Core 10: The Change Makers' Manual



managers make bad Why do

be ways for them to improve. Dynamic decision-making tasks are those whereby taking an action today would change the pay-off of the same or other actions in the future – for example, when an internet platform adopts a push for users that seems costly in the short term but ultimately adds value to the service and firm. An alternative example would be when someone who hates exercise resolves to go for a run every morning, which eventually makes them fitter thus enjoying their exercise more. For the manager, this type of decision-making features in many aspects of corporate life, from product development and process improvement to pricing strategies. These decisions present an interesting learning challenge for managers. Because results in the future are the product of a dependent series of events, it is difficult to detect which actions are key to producing a good outcome. It is a learning challenge that managers appear to be failing at, given evidence from a wide range of studies covering activities that include supply chain management, resource management, allocation and competitive strategy. Similarly, in experiments designed to create micro-worlds that mimic real-life business situations, participants tend to make high short-term returns but low long-term profits, compared with possible returns, even with the benefit of managerial experience. To better understand why managers perform badly, we ran an online experiment that reduced the dynamic decision-making problem to a more basic form. We used a well-known decision-making task, known as the Harvard game, that involved a series of choices between two options (in this case, pressing a green or blue button 500 times). Pressing a green or a blue button

produced a numerical pay-off, with the size of the pay-off determined by the percentage of blue or green button presses over the previous 10 choices. Participants, had to figure out the best way to maximise their pay-off over the duration of the task. By varying the information given to participants, we hoped to gain some insight into how managers approach dynamic decision-making tasks, what factors prevent them from arriving at the best strategy, and how their performance could be improved.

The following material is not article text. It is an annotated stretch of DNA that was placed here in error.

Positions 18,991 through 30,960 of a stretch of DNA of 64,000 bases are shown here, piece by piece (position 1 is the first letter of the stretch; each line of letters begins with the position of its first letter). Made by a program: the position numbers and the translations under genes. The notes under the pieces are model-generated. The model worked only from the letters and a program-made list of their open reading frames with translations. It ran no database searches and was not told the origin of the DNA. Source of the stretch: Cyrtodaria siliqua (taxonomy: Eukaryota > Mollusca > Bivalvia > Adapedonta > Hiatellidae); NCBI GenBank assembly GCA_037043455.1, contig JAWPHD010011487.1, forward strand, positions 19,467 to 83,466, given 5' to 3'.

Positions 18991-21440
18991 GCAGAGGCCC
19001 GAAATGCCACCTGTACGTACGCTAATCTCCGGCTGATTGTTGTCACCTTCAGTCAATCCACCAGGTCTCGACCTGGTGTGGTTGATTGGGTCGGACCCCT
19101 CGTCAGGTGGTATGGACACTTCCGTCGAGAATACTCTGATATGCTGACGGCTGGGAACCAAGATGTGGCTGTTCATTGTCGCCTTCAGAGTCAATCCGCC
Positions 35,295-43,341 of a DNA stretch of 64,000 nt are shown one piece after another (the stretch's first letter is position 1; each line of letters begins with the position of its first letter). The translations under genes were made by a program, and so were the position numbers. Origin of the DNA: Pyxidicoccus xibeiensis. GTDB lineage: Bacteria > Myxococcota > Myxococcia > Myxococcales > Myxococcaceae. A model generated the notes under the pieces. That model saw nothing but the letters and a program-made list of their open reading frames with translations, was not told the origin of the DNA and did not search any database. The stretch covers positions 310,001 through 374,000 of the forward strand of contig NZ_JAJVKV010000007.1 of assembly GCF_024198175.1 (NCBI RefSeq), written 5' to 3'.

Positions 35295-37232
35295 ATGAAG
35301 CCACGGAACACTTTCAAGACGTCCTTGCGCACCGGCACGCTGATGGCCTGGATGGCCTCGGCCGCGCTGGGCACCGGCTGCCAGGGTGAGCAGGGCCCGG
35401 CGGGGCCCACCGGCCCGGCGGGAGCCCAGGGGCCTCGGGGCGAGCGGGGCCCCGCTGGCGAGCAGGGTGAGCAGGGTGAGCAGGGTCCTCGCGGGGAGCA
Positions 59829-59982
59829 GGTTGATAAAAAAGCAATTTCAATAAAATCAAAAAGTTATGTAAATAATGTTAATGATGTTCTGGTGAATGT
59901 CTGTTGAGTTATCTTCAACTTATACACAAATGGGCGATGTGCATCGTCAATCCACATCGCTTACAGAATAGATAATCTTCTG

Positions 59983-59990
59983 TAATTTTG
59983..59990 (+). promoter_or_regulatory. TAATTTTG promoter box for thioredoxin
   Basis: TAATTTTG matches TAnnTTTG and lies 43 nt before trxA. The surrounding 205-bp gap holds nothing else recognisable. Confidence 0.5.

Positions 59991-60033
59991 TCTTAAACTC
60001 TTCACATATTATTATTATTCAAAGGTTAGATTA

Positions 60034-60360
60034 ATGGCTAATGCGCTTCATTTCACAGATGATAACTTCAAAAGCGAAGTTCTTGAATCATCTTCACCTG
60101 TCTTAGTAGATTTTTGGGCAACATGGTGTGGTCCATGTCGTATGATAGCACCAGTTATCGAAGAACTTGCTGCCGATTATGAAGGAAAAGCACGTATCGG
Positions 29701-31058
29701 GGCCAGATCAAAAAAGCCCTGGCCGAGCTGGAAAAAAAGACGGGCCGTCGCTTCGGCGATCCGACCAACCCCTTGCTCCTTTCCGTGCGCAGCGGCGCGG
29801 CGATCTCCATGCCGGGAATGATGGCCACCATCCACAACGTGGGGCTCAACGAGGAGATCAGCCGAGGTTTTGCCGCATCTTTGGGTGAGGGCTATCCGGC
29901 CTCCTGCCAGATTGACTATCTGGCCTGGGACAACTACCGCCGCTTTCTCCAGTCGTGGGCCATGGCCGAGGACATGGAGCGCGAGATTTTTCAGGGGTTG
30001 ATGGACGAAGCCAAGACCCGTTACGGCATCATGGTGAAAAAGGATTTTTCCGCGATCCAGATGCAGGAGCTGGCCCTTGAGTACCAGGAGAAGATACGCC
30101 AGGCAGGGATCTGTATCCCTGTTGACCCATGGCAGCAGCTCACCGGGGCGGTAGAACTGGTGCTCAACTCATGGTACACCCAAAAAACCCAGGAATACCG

1. When faced with a complex dynamic problem, the right choice is far from intuitive. However, the most common decision-making strategy among managers is ‘muddling through’, trying different actions for size. 2. In our research, individuals performed relatively poorly, even after receiving help to understand how their choices would affect future outcomes. They may need more than a simple explanation of the consequences to improve their dynamic decision-making. 3. Appreciating the nature of dynamic decision-making may encourage the persistence to obtain a better long-term outcome. Conversely, pressure to produce immediate results can prevent managers from exploring a range of actions and learning the best strategy.


Taking into account the information provided to

participants, the results seem to exclude several plausible explanations for poor performance.

by Jerker Denrell

“When faced with a complex dynamic problem, the most common decision-making

D uring the pandemic, – many of which are strategically vital to the performance and survival of their organisation in a particularly unpredictable environment. These are often complex decisions requiring a calculation of how actions taken today could affect the results of actions taken in the future. With difficult trade-offs to consider, the route to the best long-term outcome can be hard to find. Indeed, the evidence suggests that managers are not good at understanding and evaluating these types of situations. Fortunately, there may managers have had to make tough decisions

strategy is muddling through”

It did not, for example, appear to be due to uncertainty about the basic nature of this type of decision- making (that pay-offs depend on past actions over a particular period), nor was it a lack of the information needed to grasp the structure and dynamics of the task in hand and calculate the optimal solution. Indeed,

Warwick Business School | | Warwick Business School



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